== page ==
No association between habitat, autogeny and genetics in Moroccan Culex pipiens populations
Publication or External Link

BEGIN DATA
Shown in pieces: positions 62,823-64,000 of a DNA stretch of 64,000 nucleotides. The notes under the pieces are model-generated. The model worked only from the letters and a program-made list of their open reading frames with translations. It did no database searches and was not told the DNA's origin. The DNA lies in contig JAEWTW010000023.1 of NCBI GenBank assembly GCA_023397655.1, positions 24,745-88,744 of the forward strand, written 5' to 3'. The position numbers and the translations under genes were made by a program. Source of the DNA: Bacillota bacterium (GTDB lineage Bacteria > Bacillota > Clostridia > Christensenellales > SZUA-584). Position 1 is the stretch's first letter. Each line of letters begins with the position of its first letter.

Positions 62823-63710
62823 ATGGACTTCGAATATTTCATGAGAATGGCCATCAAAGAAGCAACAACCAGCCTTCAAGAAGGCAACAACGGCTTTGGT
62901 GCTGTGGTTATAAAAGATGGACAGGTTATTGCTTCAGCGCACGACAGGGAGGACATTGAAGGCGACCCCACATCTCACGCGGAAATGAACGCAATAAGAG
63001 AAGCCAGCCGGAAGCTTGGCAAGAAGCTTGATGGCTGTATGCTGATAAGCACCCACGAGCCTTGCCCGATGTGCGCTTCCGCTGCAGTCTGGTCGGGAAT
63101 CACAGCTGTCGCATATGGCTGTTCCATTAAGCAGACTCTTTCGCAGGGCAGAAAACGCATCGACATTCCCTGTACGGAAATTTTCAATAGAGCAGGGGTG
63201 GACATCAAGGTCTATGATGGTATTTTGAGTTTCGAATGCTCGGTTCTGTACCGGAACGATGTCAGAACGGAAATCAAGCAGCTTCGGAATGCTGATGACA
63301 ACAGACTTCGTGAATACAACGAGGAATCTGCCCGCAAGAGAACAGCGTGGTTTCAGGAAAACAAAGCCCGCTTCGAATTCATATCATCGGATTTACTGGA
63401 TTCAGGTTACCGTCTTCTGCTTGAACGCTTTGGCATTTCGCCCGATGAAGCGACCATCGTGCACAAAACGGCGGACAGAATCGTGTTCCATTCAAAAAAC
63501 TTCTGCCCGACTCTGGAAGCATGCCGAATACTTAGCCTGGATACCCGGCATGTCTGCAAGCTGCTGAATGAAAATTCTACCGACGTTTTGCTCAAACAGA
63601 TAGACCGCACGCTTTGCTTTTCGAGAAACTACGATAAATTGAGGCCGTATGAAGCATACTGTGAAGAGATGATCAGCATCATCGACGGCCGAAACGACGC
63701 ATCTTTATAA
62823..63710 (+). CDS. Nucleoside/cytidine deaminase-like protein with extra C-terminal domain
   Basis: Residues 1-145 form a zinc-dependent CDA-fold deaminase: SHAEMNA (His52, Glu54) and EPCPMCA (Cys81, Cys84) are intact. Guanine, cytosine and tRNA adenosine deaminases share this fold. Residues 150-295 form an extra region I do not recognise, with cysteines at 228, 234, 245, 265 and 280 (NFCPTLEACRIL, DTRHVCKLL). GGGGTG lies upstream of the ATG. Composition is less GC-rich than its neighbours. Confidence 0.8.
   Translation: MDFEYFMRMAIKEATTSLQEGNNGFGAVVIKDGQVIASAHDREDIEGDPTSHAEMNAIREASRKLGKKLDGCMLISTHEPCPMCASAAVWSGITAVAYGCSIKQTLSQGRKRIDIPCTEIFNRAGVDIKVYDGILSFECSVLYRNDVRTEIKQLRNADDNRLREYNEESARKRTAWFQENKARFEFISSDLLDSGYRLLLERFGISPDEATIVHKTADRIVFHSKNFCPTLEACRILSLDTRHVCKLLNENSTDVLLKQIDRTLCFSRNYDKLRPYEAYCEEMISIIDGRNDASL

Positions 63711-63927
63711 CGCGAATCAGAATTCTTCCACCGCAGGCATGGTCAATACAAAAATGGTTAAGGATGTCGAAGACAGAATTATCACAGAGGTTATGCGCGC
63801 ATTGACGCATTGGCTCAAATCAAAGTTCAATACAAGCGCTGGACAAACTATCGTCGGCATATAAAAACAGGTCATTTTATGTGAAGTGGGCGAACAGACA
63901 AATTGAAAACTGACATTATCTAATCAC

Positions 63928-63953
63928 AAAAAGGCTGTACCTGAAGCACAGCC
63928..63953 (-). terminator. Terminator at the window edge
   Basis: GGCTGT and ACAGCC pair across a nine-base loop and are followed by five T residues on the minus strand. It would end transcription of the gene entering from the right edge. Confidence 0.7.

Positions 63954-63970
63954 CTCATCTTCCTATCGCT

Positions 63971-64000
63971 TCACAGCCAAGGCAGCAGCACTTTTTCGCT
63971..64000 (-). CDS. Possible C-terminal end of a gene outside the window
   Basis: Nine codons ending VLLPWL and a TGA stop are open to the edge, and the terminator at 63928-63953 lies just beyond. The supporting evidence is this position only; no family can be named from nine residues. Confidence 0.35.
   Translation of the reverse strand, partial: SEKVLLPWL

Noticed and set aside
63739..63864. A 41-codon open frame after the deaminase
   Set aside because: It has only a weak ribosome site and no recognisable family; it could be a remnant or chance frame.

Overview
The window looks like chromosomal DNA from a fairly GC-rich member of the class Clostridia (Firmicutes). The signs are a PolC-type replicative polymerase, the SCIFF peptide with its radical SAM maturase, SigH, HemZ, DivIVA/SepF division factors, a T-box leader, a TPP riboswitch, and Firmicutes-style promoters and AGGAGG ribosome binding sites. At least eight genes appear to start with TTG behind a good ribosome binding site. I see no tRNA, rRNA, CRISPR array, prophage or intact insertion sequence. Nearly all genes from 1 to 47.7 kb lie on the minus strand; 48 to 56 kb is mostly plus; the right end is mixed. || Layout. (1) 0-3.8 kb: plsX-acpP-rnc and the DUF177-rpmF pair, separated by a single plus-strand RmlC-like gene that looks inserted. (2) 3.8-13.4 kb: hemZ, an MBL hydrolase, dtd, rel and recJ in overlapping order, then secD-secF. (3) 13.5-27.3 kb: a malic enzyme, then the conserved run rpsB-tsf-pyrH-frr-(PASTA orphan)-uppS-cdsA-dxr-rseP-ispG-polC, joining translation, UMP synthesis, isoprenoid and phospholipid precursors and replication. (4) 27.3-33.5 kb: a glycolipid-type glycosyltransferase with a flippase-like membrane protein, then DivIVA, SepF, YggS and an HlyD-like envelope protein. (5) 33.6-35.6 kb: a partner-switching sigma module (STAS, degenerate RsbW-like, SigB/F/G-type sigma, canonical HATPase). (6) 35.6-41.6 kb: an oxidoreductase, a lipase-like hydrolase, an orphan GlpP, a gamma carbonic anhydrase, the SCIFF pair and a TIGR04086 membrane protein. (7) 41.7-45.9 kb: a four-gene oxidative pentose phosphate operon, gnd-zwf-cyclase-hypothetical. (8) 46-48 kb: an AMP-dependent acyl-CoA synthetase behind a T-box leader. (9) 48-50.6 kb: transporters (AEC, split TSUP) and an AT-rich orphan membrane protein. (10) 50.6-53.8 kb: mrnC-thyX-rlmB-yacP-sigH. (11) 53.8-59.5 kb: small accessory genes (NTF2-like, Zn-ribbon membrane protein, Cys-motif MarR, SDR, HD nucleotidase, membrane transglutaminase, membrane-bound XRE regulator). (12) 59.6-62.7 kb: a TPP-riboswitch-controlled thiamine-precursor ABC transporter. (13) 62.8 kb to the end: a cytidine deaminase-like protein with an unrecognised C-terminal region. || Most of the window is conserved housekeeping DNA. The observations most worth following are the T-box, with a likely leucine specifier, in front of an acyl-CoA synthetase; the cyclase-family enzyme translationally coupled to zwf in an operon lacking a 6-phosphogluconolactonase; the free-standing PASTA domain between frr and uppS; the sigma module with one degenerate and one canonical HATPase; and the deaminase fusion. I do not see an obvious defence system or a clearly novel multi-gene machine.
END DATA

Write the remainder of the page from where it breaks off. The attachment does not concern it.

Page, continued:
Mosquitoes of the Culex pipiens complex are found across the globe and are the focus of many research studies. Among the temperate species C. pipiens sensu stricto (s.s.), two forms are usually described: molestus and pipiens. These two forms are indistinguishable in terms of morphology but show behavioral and physiological differences that may have consequences for their associated epidemiology. The two forms are well defined in the northern part of the species distribution, where autogeny is strictly associated with the molestus form. However, whether the two remain distinct and show the characteristic differences in behavior is less clear in North Africa, at the southern edge of their range. The association between autogeny, as determined by ovarian dissection, and molecular forms, based on the CQ11 microsatellite marker, was studied in six Moroccan populations of C. pipiens. An overall low prevalence of autogeny was found at three of the Moroccan regions studied, although it reached 17.5% in the Agadir population. The prevalence of form-specific CQ11 alleles was quite similar across all populations, with the molestus allele being rarer (approx. 15%), except in the Agadir population where it reached 43.3%. We found significant deficits in heterozygotes at the diagnostic CQ11 locus in three populations, but the three other populations showed no significant departure from panmixia, which is in line with the results of a retrospective analysis of the published data. More importantly, we found no association between the autogeny status and CQ11 genotypes, despite the many females analyzed. There was limited evidence for two discrete forms in Morocco, where individuals carrying pipiens and molestus alleles breed and mate in the same sites and are equally likely to be capable of autogeny. These observations are discussed in the epidemiological context of Morocco, where C. pipiens is the main vector of several arboviruses.